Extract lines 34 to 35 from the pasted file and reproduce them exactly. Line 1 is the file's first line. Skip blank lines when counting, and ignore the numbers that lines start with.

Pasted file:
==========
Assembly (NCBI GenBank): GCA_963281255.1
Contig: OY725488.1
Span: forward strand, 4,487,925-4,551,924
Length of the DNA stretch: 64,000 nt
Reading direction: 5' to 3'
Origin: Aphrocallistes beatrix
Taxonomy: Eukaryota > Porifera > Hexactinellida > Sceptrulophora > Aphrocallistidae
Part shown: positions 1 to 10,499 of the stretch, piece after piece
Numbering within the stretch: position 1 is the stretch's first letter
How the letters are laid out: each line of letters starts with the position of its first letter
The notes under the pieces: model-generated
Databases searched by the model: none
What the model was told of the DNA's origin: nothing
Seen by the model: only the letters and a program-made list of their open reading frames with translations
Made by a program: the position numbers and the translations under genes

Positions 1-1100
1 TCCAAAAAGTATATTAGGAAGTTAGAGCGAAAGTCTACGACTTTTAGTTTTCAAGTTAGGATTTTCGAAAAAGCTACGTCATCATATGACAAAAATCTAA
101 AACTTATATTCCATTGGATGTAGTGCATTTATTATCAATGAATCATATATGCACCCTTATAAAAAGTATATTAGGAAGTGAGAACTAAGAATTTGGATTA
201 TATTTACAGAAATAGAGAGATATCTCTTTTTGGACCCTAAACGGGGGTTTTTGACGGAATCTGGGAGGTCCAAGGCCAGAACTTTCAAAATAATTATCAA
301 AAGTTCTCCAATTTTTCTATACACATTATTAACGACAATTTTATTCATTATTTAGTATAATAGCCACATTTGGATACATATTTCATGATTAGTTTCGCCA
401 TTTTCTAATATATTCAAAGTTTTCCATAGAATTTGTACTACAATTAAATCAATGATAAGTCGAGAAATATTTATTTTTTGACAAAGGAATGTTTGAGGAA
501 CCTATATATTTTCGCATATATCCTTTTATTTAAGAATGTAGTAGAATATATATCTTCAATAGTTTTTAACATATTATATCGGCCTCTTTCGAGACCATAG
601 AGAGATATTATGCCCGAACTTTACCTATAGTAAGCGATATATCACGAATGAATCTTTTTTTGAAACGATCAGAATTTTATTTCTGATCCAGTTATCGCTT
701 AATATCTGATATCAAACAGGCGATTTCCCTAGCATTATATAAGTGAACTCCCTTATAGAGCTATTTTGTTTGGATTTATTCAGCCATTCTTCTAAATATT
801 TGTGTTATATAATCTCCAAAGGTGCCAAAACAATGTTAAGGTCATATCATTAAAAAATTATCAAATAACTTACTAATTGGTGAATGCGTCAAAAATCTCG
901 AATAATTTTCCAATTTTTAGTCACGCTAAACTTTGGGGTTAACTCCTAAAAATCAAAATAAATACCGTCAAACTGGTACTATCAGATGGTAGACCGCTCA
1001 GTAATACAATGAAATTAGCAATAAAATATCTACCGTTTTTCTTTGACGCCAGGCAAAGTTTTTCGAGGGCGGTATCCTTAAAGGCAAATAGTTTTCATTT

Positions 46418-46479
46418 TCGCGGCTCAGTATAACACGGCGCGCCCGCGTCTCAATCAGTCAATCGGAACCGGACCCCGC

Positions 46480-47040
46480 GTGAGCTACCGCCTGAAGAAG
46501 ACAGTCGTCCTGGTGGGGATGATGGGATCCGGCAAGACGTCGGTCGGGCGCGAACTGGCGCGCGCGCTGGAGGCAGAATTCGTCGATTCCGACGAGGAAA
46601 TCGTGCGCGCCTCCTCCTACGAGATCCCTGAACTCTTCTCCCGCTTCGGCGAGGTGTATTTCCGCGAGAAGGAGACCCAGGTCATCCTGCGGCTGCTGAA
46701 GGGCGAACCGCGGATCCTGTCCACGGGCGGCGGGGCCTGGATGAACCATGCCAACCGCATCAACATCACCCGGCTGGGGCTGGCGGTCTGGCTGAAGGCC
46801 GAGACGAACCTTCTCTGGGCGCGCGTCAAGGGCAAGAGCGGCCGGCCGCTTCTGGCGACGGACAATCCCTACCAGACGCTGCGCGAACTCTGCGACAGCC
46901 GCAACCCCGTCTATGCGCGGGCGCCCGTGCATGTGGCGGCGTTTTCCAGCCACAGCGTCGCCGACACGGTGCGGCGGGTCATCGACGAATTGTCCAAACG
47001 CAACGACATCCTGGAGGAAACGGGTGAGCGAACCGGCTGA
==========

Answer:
46701 GGGCGAACCGCGGATCCTGTCCACGGGCGGCGGGGCCTGGATGAACCATGCCAACCGCATCAACATCACCCGGCTGGGGCTGGCGGTCTGGCTGAAGGCC
46801 GAGACGAACCTTCTCTGGGCGCGCGTCAAGGGCAAGAGCGGCCGGCCGCTTCTGGCGACGGACAATCCCTACCAGACGCTGCGCGAACTCTGCGACAGCC